Offense: Work in the passing game

Key stats:

  • 67% passing success rate
  • 44% passing explosive rate
  • 100% drive efficiency

It was pretty clear that UNLV simply offered some extended passing practice for Ohio State’s offense. With five different receivers catching a touchdown in the first half and the team setting a school record for passing offense in a game, it was nothing more or less than passing practice. But for additional context, the offense’s 62 percent success rate was their third highest since 2014 — last week’s game against Army and the 2016 season opener vs. Bowling Green were higher.

Here are Ohio State’s success rates and explosive rates by down:

Ohio State Offense by Down

Down Success Rate Explosive Rate
Down Success Rate Explosive Rate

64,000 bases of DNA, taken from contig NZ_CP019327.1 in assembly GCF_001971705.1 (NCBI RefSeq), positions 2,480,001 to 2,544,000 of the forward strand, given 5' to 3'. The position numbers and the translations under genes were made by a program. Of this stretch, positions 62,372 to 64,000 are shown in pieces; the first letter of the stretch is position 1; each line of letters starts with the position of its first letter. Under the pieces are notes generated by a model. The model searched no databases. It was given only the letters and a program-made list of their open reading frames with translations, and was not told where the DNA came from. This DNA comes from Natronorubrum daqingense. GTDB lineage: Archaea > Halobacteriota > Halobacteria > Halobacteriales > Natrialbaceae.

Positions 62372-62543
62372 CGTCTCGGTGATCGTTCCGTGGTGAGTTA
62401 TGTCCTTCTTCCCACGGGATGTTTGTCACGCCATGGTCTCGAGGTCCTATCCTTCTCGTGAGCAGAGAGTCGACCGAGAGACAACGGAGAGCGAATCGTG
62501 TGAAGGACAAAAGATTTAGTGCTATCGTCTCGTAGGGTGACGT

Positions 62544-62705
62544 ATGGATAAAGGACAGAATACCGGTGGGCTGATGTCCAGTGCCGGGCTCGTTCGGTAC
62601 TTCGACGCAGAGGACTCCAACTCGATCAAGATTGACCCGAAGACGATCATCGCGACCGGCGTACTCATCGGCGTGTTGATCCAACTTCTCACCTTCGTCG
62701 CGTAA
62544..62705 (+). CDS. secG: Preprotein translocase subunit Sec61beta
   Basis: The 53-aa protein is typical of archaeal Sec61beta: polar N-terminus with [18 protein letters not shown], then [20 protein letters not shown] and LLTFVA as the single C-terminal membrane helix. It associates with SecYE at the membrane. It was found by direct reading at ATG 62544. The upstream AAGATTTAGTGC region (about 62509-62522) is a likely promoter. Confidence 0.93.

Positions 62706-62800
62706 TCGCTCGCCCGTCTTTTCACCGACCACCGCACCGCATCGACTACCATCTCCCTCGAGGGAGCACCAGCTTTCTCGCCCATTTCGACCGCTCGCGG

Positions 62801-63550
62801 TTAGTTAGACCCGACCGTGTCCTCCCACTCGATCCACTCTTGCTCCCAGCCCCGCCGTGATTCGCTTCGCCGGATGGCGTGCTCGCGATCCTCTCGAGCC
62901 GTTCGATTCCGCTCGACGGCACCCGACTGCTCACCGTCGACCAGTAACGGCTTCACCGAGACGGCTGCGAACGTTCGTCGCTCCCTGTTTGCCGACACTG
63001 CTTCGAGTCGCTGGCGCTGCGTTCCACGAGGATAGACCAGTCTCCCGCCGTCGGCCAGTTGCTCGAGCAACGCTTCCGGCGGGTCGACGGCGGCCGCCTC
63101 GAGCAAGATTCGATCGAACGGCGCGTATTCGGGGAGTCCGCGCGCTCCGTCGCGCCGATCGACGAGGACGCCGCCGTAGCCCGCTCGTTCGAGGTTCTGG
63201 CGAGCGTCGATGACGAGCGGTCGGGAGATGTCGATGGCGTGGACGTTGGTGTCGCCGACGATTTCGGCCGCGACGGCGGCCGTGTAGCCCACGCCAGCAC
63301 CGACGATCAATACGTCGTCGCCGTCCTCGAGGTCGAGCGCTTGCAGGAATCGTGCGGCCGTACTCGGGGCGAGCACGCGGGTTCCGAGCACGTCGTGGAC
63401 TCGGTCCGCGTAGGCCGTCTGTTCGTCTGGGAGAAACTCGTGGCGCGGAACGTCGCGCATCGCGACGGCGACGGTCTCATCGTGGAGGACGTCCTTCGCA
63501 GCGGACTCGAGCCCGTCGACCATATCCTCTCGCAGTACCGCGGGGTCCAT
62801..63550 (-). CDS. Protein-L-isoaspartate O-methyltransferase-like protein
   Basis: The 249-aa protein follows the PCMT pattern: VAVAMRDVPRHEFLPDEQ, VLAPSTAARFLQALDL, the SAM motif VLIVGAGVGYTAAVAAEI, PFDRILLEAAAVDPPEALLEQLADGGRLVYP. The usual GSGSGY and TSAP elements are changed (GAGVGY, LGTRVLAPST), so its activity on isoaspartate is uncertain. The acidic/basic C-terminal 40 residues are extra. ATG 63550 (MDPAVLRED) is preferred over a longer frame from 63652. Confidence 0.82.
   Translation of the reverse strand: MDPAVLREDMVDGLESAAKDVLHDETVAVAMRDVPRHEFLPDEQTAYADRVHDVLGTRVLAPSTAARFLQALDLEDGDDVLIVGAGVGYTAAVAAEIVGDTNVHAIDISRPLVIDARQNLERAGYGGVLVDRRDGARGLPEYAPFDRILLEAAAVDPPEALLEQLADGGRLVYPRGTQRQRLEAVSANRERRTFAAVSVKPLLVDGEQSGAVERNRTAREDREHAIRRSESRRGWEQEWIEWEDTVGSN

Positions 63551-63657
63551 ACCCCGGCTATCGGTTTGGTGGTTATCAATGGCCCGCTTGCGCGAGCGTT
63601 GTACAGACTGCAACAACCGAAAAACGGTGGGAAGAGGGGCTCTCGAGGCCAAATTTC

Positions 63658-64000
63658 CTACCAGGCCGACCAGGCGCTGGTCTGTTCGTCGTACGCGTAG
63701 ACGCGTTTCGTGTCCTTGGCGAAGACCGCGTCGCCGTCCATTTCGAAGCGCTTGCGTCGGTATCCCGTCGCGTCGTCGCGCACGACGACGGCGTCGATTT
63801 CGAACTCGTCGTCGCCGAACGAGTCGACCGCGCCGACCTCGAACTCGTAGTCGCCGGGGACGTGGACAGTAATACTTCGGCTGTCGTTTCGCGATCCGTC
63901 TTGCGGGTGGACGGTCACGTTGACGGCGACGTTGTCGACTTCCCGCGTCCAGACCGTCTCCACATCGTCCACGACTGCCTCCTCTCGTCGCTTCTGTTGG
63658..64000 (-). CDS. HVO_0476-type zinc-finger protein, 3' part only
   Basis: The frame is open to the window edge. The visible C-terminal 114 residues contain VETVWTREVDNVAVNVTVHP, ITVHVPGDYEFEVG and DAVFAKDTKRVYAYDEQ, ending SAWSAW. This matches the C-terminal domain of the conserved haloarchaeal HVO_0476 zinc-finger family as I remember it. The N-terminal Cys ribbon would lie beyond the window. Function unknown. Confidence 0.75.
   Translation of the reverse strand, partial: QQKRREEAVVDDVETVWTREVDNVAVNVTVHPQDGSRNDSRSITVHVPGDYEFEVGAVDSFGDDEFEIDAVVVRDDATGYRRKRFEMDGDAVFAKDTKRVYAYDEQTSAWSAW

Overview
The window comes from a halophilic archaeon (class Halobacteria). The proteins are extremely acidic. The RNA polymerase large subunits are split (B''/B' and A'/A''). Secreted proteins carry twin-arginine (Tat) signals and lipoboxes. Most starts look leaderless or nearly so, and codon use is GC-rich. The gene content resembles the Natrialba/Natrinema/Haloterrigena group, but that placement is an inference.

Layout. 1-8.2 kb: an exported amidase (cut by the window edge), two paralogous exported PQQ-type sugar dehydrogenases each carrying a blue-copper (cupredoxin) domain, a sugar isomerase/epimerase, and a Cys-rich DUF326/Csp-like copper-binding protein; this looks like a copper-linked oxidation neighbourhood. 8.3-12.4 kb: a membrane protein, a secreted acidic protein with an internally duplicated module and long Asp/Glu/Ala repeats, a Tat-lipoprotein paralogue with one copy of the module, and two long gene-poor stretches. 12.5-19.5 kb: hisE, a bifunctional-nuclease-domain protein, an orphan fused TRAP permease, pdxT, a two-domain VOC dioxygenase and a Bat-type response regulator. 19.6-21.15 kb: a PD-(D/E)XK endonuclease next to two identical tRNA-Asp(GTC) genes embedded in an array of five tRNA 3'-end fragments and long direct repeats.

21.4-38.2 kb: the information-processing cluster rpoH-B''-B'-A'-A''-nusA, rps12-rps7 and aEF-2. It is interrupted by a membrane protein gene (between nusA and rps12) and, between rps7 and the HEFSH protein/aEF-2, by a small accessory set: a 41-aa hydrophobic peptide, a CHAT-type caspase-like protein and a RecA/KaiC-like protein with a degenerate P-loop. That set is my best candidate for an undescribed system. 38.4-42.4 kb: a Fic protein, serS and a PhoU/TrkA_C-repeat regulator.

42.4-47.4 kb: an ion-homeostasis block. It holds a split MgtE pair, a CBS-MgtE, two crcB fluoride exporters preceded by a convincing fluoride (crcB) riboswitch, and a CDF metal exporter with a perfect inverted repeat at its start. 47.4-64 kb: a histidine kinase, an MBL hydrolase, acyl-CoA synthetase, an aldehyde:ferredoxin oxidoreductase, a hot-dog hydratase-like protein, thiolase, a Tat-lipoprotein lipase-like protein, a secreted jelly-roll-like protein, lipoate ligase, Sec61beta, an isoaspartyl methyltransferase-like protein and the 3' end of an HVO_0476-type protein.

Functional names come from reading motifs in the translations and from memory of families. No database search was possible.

1st Down 45% 27%
2nd Down 71% 43%
3rd Down 0% 0%

The third down success rate is a little deceptive because the offense only had two third down attempts in their five drives and 21 overall plays before garbage time took over.

That was because Ohio State dominated first and second down — and especially second down, where almost half of their plays went for 15 or more yards.

About all you can say about the offense’s performance here was that at least they took care of business against an inferior opponent — which isn’t guaranteed. Unfortunately I don’t have game-by-game passing success rate numbers, but J.T.’s 12.3 yards per attempt was his third-highest as Ohio State’s starting quarterback.

With a third of their plays going for 15+ yards in their first five drives, it’s no wonder that the offense was able to turn every single possession into a scoring opportunity (a first down inside the opponent’s 40 yard line). We saw a similar offensive gameplan as we did against Army — lots of perimeter passing and RPOs, with maybe a little more intermediate work.